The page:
The U.N. meeting on anti-Semitism



On Jan. 27 the world commemorated the 70th anniversary of the liberation of Auschwitz-Birkenau concentration camps by the Soviet Red Army troops. About 1.5 million people, 1.1 million of them Jews, were murdered there by the Nazis. The anniversary gives the world yet another opportunity to reflect upon the extent of human suffering and carnage caused by irrational and evil bias, bigotry and intolerance. It’s hard to believe that experts are reporting an uptick in violence against Jews throughout the world. To combat this rise in hatred, the United Nations convened a first-ever General Assembly meeting devoted to anti-Semitism.

The United Nations General Assembly agreed to the request by Israel to host this meeting devoted to the rise of anti-Semitism worldwide. This was all agreed upon before the killing of four French Jews at a kosher market during the three days of terror in Paris last month, but in response to a growing fear among many Jews in Europe following the killings at a Belgian Jewish Museum and at a Jewish school in France. The gathering was an important opportunity for many European leaders to speak out against anti-Semitism at a time when relations with Israel are tense and attacks against Jews have risen sharply across Europe.

“Whenever you attack a Jew for being a Jew, it’s all of us, the community of nations, who are under attack for the founding principles of the United Nations,” said Harlem Desir, the French minister of state for European affairs. Michael Roth, the German state minister for European affairs, said he was deeply alarmed at the attacks and slogans against Jews in Europe, including in Germany. “Scenes we thought we would never see again have become reality. Anti-Semitism is gaining ground in a loud and aggressive manner,” he said. A Russian envoy, Evgeny Zagaynov, denounced what he called the “glorification of Nazism and neo-Nazism.”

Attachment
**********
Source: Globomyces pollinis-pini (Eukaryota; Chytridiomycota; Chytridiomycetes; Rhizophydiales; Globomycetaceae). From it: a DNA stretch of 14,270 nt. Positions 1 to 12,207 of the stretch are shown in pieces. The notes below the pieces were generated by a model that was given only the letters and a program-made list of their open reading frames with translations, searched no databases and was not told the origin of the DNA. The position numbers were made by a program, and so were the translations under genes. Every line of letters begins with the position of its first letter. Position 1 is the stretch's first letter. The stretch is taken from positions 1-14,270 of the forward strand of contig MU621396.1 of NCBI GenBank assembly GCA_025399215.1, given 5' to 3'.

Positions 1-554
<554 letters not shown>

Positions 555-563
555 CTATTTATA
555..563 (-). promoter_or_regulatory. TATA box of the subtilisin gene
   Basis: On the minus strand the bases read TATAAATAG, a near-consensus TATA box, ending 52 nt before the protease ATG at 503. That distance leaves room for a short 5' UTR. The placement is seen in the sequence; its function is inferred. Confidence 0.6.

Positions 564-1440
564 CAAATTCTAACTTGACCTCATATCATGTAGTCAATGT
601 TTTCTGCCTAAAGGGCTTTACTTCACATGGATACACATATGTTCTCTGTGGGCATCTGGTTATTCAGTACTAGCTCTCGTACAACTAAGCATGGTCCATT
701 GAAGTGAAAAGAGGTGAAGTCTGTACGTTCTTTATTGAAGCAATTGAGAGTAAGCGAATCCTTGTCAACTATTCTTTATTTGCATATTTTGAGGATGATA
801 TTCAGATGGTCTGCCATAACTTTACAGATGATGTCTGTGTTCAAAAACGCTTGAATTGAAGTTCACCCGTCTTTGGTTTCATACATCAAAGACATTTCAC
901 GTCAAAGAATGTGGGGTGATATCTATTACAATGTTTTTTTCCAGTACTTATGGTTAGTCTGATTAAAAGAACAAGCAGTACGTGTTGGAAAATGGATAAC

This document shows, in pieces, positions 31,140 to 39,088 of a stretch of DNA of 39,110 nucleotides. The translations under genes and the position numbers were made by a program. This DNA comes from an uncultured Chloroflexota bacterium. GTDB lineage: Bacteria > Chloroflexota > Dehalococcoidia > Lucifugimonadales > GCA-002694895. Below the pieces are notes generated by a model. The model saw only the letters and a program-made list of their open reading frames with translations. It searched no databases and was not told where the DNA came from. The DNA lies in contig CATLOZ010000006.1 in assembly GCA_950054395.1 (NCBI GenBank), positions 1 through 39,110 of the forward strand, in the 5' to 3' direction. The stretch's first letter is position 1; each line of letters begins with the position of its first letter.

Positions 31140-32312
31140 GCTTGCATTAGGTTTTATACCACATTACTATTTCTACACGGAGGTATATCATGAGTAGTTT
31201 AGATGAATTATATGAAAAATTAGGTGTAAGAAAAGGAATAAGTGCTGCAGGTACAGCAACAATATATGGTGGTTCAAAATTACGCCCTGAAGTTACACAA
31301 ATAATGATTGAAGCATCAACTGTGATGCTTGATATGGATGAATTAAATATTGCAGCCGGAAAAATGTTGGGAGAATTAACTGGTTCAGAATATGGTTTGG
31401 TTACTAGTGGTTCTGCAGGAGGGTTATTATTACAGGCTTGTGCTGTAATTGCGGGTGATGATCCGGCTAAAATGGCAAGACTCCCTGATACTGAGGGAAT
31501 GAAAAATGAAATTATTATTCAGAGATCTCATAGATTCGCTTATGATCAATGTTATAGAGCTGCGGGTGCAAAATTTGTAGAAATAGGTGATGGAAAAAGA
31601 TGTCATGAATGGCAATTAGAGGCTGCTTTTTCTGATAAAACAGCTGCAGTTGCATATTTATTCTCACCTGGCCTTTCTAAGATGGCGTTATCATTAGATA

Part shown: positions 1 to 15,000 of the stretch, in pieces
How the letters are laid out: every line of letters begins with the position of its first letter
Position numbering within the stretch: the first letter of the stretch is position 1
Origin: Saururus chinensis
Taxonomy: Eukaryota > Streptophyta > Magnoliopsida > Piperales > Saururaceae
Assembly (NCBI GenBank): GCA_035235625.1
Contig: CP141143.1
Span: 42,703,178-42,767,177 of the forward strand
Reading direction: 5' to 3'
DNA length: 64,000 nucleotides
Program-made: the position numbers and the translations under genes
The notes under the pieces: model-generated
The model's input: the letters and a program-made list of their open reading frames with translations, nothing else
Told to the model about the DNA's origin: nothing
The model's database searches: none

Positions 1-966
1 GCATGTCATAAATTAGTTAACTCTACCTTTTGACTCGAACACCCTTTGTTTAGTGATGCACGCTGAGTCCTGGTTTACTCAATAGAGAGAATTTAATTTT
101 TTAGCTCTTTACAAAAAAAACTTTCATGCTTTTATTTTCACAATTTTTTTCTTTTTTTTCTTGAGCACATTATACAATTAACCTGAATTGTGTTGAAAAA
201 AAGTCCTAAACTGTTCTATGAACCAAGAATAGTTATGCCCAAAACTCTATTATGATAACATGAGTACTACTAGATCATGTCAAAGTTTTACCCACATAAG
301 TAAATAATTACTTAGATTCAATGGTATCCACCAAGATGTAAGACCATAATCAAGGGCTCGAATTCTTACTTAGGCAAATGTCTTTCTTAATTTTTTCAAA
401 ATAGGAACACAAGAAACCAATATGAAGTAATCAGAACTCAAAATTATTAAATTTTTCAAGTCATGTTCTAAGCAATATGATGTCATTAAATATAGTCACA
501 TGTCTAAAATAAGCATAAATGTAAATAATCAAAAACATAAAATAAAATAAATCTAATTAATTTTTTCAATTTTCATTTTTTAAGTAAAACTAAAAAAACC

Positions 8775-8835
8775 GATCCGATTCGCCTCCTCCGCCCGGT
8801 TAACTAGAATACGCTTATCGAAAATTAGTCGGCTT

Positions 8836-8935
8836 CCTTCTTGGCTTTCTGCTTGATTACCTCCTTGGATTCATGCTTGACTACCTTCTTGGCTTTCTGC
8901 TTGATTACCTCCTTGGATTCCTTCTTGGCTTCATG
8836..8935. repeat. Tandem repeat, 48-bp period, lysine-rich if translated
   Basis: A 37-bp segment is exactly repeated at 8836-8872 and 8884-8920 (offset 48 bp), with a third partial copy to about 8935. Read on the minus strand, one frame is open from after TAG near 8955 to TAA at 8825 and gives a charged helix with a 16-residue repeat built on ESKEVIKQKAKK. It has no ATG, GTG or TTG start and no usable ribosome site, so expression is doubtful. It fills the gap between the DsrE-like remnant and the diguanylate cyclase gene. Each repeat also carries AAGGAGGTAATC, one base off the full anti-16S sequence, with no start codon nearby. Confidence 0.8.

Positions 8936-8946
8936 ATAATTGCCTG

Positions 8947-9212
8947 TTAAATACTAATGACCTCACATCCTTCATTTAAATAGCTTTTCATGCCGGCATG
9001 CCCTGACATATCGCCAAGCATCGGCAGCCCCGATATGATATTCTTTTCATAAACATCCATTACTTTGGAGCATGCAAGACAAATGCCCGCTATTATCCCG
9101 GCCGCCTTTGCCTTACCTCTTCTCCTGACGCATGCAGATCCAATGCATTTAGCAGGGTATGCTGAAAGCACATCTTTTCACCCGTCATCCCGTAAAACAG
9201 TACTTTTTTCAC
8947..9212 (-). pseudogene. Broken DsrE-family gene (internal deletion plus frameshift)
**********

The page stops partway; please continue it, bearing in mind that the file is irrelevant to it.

The United States pushed for the session at the U.N. and our ambassador, Samantha Powers, said, “When the human rights of Jews are repressed, the rights of other religious and ethnic groups are often not far behind. If we fail to expand dramatically the ranks of those fighting anti-Semitism, not only will we fail in our obligations to the Jewish people, but we will see the weakening in our societies of the rights and bonds that tie us all together.” She added that “the group that calls itself the Islamic State aims to kill Jews, but it also hunts down Yazidis, Christians and Muslims of different sects.” Her remarks were met with loud applause.

The Israeli envoy to the U.N., Ron Prosor said, “Europe is being tested. We don’t need any more monuments commemorating the Jews who were murdered in Europe, we need a strong and enduring commitment to safeguard the Jews living in Europe.”

One of the proposals to combat the rise of anti-Semitism in Europe was to enact new laws that would hold Internet companies responsible for hate speech. Companies like Twitter take down content when served with a valid government request. For instance in 2012 Twitter blocked Germans’ access to a banned neo-Nazi group’s Twitter handle. The French minister, Mr. Desir said, “Those networks, those Internet international networks, are used to promote violence, to promote discrimination, to promote hatred and there is a responsibility.” He added that France would also respect free speech concerns.

The statement that came out of this unprecedented meeting said in part, “The determination to eradicate the conditions that gave rise to the Holocaust was a guiding principle among the founders of this organization over six decades ago. Let us rededicate ourselves to that principle and endeavor to eliminate anti-Semitism in all its forms.”

Pope Francis recently echoed this same sentiment when he decried anti-Semitism as “madness” and said that “inside every Christian is a Jew.”

“Because of our common roots, a true Christian cannot be anti-Semitic,” he added. Pope Francis explained that the church “firmly condemns hatred, persecution and all manifestations of anti-Semitism.”

As the world looks back at the horrors that took place at Auschwitz, let us not allow the bigotry and hatred that fueled the atrocities that took place there to ever rear its ugly head again.

Father Joseph D. Wallace is director, Ecumenical and Inter-religious Affairs, Diocese of Camden.